shopping Marjoram - two varieties | shop organic only
Marjoram, c/s image
[ 1416 ]Origanum majorana

Marjoram Cut & Sifted

1/4 Pound:  $3.04 Pound:  $6.76 
We offer discounted pricing on orders over 100 pounds. Contact Us

Wholesale Marjoram

Origanum majorana
plant overview
the companion herb

Marjoram, also known as Knotted Marjoram and Sweet Marjoram, is a compact herb in the mint family that is perennial in the Mediterranean region but often behaves as an annual when cultivated in colder climates. This popular culinary herb is found in many Italian, Greek and French dishes, as well as in Middle Eastern cooking. Marjoram lends a spicy, peppery flavor to foods and combines especially well with lavender, bay, winter savory, basil, thyme, rosemary and mint. In addition to use as a seasoning, marjoram is used in tea blends.

Clicking "learn more" next to each variety will take you to individual product pages for details.

A Bit of Botany

a little botanical information about marjoram

Origanum majorana is a member of the Lamiaceae family. It is an aromatic bushy sub-shrub that typically grows in an upright mound to 1-2 feet tall. Marjoram has branching, square stems that are reddish in color and densely clad with ovate, pubescent, gray-green leaves approximately 1 ¼ inches in length. These leaves are highly aromatic.

Marjoram blooms from mid-to-late summer and is not particularly showy. It has tiny, two-lipped, tubular, white or pale pink flowers with gray-green bracts in spike-like clusters.

Marjoram is widely cultivated as an annual culinary herb; its leaves are milder and provide a more delicate flavor than those of perennial oregano (Origanum vulgare). Marjoram is often considered lighter and sweeter.

common names & nomenclature
The name marjoram—in Old French majorane, and Medieval Latin majorana— actually does not directly derive from the Latin word maior (major).

Also known as:
knotted marjoram, marjorana hortensis, sweet marjoram, marjoram, majorana majorana

Marjoram, the companion herb

Where in the World

habitat and range for marjoram

The Marjoram plant is indigenous to Cyprus and southern Turkey.

Cultivation & Harvesting

considerations for growing and harvesting marjoram

Marjoram thrives on sunny dry slopes and rocky places, though occasionally it will grow in partial shade.

This plant is not fussy as to soil type, though typically it is grown in rather dry, warm, well-drained environments, thriving on chalky soils.

Sow seed in early spring with temperatures around 50-55°F. Only just cover the seed, and expect germination usually within 2 - 4 weeks. When large enough to handle, transplant the seedlings into individual pots and plant them out into their permanent locations in early summer. Divide in March or October.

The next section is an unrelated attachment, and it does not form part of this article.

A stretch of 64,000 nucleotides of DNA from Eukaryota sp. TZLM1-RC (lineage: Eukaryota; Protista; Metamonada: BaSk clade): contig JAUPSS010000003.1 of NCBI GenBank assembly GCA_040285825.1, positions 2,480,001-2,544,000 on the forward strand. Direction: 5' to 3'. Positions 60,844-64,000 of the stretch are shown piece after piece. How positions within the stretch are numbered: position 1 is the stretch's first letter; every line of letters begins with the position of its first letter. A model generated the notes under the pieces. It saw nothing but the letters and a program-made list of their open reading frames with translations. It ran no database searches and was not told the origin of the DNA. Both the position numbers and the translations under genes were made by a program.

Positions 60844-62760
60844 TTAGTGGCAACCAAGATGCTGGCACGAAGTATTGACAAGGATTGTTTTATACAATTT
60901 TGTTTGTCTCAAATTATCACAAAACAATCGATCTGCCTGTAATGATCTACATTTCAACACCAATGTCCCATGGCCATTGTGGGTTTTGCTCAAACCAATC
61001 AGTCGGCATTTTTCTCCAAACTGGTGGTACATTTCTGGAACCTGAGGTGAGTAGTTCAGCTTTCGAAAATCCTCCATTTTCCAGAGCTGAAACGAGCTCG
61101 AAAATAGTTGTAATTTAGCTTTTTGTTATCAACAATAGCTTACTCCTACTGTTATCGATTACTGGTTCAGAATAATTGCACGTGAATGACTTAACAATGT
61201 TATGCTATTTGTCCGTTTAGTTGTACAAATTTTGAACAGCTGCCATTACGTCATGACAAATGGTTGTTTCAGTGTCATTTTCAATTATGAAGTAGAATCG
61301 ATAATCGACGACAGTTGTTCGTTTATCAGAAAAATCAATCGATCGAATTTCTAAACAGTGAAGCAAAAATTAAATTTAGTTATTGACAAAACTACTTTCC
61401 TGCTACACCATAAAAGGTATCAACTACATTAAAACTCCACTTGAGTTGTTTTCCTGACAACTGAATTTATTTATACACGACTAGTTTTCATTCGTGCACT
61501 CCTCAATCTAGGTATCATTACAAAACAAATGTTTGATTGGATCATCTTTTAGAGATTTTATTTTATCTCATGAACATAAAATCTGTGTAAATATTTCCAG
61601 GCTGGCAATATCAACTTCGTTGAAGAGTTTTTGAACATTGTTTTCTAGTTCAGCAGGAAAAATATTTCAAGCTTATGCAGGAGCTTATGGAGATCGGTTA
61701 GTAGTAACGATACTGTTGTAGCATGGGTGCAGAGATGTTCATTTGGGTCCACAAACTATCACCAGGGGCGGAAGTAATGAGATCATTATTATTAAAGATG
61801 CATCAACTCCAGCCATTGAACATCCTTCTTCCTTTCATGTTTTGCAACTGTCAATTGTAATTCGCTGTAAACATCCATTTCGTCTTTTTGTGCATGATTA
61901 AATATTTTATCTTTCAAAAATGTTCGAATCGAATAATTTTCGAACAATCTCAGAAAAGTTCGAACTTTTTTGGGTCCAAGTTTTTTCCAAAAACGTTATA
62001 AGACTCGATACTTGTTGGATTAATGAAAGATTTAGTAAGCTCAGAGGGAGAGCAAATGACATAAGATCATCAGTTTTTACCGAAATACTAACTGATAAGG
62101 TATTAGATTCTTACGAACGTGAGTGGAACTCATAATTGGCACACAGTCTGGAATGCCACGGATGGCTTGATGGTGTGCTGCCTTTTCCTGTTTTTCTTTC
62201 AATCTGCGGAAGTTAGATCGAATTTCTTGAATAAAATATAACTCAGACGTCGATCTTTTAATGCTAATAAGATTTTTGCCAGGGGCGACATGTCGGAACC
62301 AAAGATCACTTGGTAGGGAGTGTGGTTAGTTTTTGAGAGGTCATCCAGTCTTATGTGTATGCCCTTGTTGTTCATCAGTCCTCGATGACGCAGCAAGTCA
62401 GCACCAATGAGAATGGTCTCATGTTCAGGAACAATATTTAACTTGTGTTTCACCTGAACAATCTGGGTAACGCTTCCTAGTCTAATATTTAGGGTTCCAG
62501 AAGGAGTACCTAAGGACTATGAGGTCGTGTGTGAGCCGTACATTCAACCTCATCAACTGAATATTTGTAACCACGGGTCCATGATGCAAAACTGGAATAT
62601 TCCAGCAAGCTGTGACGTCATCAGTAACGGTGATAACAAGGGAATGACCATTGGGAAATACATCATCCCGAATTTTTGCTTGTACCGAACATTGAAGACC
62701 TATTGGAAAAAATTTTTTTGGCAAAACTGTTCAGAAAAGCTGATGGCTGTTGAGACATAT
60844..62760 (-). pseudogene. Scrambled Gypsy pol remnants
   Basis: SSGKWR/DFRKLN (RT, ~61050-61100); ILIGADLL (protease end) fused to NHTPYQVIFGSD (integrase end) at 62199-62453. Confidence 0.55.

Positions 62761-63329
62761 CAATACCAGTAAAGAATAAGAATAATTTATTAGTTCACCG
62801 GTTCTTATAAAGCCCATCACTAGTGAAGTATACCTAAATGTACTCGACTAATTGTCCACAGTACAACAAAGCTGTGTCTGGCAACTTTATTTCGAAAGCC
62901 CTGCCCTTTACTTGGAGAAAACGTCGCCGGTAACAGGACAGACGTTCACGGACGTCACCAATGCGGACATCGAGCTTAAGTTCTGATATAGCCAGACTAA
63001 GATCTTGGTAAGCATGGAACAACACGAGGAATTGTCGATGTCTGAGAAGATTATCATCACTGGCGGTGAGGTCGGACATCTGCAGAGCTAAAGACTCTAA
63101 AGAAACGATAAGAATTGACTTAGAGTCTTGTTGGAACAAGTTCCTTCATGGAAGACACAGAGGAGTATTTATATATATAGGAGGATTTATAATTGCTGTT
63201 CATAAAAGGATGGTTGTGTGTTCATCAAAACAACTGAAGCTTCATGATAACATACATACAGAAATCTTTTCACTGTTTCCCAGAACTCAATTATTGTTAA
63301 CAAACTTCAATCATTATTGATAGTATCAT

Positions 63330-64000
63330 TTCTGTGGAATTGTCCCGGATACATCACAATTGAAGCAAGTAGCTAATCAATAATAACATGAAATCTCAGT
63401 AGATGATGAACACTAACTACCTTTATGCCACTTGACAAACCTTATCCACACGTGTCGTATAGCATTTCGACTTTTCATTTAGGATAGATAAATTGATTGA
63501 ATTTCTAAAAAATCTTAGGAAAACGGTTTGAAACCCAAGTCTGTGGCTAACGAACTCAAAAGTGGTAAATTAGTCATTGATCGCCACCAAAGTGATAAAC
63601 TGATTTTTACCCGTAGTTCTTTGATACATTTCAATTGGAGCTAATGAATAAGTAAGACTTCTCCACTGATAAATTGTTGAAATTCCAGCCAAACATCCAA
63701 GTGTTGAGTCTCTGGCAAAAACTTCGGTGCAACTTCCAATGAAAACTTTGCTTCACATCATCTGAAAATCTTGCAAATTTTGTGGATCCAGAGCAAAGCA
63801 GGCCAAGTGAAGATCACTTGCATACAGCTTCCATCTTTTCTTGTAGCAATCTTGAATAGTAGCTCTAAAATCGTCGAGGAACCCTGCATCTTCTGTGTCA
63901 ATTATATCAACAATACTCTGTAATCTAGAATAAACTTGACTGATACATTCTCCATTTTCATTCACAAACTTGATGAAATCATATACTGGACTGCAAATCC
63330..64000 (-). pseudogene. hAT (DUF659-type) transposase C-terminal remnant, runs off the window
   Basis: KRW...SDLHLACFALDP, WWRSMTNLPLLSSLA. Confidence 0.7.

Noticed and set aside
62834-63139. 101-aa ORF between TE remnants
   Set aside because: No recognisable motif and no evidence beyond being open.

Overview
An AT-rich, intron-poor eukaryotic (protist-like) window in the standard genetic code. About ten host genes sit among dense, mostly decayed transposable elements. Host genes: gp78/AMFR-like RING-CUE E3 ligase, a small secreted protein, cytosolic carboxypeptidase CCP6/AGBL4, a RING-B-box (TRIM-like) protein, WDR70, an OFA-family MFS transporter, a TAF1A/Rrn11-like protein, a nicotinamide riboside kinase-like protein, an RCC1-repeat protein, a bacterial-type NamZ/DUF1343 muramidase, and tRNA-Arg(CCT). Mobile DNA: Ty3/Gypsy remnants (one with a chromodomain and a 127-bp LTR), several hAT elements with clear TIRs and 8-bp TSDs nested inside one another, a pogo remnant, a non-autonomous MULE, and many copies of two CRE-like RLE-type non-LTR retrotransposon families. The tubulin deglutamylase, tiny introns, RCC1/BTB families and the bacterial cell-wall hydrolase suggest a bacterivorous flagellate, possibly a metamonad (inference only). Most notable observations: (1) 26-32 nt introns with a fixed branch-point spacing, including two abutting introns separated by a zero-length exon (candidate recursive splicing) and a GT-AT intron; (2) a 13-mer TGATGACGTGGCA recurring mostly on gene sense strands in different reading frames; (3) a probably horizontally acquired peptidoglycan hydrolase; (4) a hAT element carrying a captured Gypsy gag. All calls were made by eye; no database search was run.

Harvest marjoram just as it begins flowering. Use either fresh or dried. If drying, do so slowly and in shade for best results.

Store dried marjoram in an airtight container in a cool, dry place.

The Rest of the Story

marjoram history, folklore, literature & more

Marjoram is usually considered a culinary spice, the ancient Greeks believed marjoram was first cultivated by Aphrodite, goddess of love, who's touch produced its fragrant aroma. Greek couples wore marjoram wreaths at their weddings. The Greeks also believed that if a girl placed marjoram in her bed, Aphrodite would visit her dreams and reveal the identity of her future spouse. Today in parts of Europe, girls who want to get married may place marjoram sprigs in their hope chests.

In its native Spain, Portugal, and North Africa, O. majorana is a perennial. But it's grown as an annual in North America.

Marjoram is a hairy plant with square purplish stems. The leaves are small and oval. Its white, pin, or lavender flowers bloom in late summer and cluster close together in knots, hence the name knotted marjoram.

Once marjoram's tiny, slow-germinating seeds sprout, the plant grows easily. For best results, germinate it indoors, then transplant it outdoors after danger of frost has passed. Marjoram grows best under full sun in rich, well-drained soil. Pinch the flowers buds back to increase bushiness and leaf yield.

for educational purposes only

This information has not been evaluated by the Food and Drug Administration. This information is not intended to diagnose, treat, cure, or prevent any disease.

please be advised:  Before making any changes to your diet you should always consult with your doctor, especially if you are pregnant, nursing or have existing conditions.

All reviews solely reflect the views and opinions expressed by the reviewer and not that of Monterey Bay Herb Co. We do not verify or endorse any claims made by any reviewer. None of these statements have been evaluated by the FDA and are not intended to diagnose, treat, cure, or prevent any disease or health condition.